Romney's only getting slightly above what the floor of Republican support is in the state under regular circumstances. That's evident in a lot of polls.

      25, Male, CA-24, DK Elections Black Caucus Chair.

      by DrPhillips on Thu Jul 07, 2011 at 02:25:53 PM PDT

      [ Parent ]

    •  Where is the McCain/Obama numbers? (1+ / 0-)
      Recommended by:
      MichaelNY

      Am I missing it, I don't see the question?

      PPP puts out a zillion polls in the past few years with that question, but it isn't here.  

      Big outlier red flag.  Did they not report the question because the result was out of whack?  (If they are going to stop asking, that is a terrible decision on their part, since it will open them up to more criticism of bias.)

      http://www.dailykos.com/story/2008/11/13/21516/201/804/660248

      by tommypaine on Thu Jul 07, 2011 at 04:15:28 PM PDT

      [ Parent ]

      •  PPP is on target, exactly same as UNH (5+ / 0-)

        UNH came out with their latest NH poll earlier this week, with same job approval (46-49) for Obama, and down vs. Romney 47-43 (compared to nearly identical 46-44 in PPP).

        Two very different polls, different methodologies, virtually identical results.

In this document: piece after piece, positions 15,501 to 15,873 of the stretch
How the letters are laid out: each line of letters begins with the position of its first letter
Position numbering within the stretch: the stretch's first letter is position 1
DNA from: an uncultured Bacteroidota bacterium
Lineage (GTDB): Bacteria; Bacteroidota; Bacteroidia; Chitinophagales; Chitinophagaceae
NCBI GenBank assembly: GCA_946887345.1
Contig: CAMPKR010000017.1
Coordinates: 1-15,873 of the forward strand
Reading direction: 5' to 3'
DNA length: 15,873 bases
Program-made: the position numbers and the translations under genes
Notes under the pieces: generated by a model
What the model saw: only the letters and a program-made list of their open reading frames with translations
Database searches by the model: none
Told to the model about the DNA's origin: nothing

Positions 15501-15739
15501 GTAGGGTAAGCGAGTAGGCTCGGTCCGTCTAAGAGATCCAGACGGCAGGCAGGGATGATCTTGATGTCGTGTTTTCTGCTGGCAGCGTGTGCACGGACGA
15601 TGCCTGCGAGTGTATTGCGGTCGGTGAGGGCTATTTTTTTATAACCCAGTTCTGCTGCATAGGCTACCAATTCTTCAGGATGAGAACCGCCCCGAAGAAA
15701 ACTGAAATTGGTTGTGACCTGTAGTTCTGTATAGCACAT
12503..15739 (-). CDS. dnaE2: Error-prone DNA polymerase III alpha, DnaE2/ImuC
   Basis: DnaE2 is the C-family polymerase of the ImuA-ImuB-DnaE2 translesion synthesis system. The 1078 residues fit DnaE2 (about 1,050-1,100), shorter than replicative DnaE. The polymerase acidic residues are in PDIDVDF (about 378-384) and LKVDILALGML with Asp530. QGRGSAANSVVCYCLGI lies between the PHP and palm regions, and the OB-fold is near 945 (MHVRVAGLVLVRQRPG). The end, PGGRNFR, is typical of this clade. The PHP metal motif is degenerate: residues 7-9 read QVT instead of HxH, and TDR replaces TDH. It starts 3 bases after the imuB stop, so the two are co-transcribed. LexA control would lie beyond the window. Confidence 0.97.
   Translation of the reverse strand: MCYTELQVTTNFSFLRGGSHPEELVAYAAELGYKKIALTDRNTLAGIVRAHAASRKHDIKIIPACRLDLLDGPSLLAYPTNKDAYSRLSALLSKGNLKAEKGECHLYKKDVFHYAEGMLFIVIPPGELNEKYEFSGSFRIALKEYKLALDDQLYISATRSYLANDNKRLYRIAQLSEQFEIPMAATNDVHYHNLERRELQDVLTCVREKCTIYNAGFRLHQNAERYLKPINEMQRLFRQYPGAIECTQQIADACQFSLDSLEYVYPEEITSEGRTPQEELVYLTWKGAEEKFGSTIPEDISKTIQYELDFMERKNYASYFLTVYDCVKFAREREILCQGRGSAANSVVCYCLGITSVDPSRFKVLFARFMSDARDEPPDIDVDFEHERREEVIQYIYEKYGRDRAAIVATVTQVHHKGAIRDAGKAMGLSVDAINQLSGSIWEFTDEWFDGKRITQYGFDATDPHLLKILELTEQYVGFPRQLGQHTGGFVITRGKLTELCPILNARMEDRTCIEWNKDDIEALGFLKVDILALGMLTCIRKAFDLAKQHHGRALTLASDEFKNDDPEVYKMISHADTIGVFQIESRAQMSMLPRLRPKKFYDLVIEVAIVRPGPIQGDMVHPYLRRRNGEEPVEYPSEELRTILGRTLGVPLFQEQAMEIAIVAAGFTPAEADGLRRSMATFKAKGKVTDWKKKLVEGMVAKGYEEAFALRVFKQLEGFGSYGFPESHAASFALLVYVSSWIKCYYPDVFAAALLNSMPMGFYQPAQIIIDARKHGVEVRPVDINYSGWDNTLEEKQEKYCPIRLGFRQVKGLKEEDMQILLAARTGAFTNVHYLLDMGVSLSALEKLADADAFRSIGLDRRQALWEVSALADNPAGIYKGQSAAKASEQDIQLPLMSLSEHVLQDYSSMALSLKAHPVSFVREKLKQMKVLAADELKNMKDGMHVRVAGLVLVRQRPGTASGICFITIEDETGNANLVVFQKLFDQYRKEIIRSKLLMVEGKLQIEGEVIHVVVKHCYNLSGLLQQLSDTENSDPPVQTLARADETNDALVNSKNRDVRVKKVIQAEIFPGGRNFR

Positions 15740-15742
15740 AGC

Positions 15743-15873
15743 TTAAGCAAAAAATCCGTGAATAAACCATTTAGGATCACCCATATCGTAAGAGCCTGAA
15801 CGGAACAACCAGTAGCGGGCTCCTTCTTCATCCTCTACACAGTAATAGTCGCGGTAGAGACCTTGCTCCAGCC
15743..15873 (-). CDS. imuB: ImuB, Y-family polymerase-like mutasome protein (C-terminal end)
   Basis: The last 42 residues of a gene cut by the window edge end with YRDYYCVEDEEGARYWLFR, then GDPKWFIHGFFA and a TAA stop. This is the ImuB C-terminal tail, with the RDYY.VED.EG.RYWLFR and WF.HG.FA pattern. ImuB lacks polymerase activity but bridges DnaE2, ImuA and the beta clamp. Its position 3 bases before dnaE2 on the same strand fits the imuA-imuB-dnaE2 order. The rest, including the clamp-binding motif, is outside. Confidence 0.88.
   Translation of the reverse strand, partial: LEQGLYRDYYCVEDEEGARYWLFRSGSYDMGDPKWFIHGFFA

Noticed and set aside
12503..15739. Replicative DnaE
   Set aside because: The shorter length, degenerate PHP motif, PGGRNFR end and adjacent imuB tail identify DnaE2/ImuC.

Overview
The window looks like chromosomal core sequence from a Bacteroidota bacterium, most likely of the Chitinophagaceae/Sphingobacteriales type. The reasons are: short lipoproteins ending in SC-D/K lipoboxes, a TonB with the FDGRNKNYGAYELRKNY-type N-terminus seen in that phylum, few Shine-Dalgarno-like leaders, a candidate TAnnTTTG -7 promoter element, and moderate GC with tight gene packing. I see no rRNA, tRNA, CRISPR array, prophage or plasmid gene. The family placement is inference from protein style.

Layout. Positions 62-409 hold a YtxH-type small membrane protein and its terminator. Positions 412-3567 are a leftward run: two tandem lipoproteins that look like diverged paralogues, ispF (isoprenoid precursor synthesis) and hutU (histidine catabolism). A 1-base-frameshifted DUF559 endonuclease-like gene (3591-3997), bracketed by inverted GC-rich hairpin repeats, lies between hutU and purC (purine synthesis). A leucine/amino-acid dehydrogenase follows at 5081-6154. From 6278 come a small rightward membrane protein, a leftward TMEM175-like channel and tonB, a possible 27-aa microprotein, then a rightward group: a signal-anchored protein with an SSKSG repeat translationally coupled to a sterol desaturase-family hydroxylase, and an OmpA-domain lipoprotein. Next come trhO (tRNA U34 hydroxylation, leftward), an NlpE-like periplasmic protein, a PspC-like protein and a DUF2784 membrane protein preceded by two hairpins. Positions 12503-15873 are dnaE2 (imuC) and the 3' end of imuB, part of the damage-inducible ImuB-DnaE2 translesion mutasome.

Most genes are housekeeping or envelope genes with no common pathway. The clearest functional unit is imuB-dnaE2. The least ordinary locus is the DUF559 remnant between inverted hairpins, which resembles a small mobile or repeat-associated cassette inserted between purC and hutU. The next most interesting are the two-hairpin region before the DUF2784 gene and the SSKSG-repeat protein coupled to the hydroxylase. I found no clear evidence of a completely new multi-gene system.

This is real.

        But it's not a big deal.  NH is a swing state and Obama is borderline on reelection against a competent Republican.  So of course he's down 2-4 points there for the moment, that's perfectly sensible.  But it's worth nothing more than a shrug.

        43, male, Indian-American, married and proud father of a girl and a boy, Democrat, VA-10

        by DCCyclone on Thu Jul 07, 2011 at 07:54:14 PM PDT

        [ Parent ]

        •  I could see losing NH and gaining in others (3+ / 0-)
          Recommended by:
          DCCyclone, MichaelNY, SaoMagnifico

          NH was countercyclical in '04.

          Nevertheless, I agree with your point earlier in the comments w/r/t other swing states moving together. I just could see NH being the exception.